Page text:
Many of the side effects of beta-blockers are related to their cardiac mechanisms and include bradycardia, reduced exercise capacity, heart failure, hypotension, and atrioventicular (AV) nodal conduction block. Beta-blockers are therefore contraindicated in patients with sinus bradycardia and partial AV block. The side effects listed above result from excessive blockade of normal sympathetic influences on the heart. Considerable care needs to be exercised if a beta-blocker is given in conjunction with cardiac selective calcium-channel blockers (e.g., verapamil) because of their additive effects in producing electrical and mechanical depression. Although this may change with future clinical trials on safety and efficacy of beta-blockers in heart failure, at present only carvedilol and metoprolol have been approved by the FDA for this indication.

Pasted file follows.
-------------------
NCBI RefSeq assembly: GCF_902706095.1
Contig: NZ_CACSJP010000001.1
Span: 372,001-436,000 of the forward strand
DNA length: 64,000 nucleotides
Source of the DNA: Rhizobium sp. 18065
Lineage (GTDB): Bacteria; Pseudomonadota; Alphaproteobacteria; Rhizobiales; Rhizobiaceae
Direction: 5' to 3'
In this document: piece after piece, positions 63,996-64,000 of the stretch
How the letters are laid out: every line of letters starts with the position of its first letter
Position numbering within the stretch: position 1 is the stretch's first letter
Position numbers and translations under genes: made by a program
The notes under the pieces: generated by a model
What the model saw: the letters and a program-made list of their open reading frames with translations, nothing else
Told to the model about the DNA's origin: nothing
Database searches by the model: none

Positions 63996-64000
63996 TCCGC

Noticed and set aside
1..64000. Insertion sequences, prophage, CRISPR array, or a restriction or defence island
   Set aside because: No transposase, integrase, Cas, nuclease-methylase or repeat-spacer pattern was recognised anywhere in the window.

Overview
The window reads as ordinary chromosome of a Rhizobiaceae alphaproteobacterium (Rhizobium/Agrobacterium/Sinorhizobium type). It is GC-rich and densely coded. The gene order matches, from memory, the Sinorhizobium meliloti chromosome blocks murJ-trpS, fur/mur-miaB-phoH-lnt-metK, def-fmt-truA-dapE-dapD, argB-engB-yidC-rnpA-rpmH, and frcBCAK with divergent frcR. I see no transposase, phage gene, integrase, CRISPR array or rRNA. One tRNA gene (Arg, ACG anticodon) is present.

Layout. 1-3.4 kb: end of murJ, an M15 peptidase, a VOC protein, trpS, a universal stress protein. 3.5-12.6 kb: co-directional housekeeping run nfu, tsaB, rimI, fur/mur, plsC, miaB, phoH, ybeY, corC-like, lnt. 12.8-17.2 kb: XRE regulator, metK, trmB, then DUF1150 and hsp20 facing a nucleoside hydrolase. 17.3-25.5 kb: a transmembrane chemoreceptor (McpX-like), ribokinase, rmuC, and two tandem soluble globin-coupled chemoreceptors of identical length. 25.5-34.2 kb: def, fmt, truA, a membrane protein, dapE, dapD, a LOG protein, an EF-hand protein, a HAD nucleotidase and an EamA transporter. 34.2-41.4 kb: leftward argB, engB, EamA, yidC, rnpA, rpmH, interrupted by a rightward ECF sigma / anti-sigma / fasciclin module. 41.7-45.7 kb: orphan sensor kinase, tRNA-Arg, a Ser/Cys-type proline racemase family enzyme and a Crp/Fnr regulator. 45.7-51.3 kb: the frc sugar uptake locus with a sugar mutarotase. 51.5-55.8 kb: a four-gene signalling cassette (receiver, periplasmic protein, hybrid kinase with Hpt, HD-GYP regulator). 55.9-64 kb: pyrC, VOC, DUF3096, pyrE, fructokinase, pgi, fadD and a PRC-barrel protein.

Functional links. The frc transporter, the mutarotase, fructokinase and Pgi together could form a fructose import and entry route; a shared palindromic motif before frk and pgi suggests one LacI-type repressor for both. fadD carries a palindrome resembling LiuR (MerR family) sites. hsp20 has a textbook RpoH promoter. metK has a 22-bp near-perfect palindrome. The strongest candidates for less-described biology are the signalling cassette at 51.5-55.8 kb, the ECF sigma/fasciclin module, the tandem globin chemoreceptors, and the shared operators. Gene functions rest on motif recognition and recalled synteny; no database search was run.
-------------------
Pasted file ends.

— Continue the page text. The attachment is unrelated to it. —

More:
Other side effects
Bronchoconstriction can occur, especially when non-selective beta-blockers are administered to asthmatic patients. Therefore, non-selective beta-blockers are contraindicated in patients with asthma or chronic obstructive pulmonary disease. Bronchoconstriction occurs because sympathetic nerves innervating the bronchioles normally activate β2-adrenoceptors that promote bronchodilation. Beta-blockers can also mask the tachycardia that serves as a warning sign for insulin-induced hypoglycemia in diabetic patients; therefore, beta-blockers should be used cautiously in diabetics.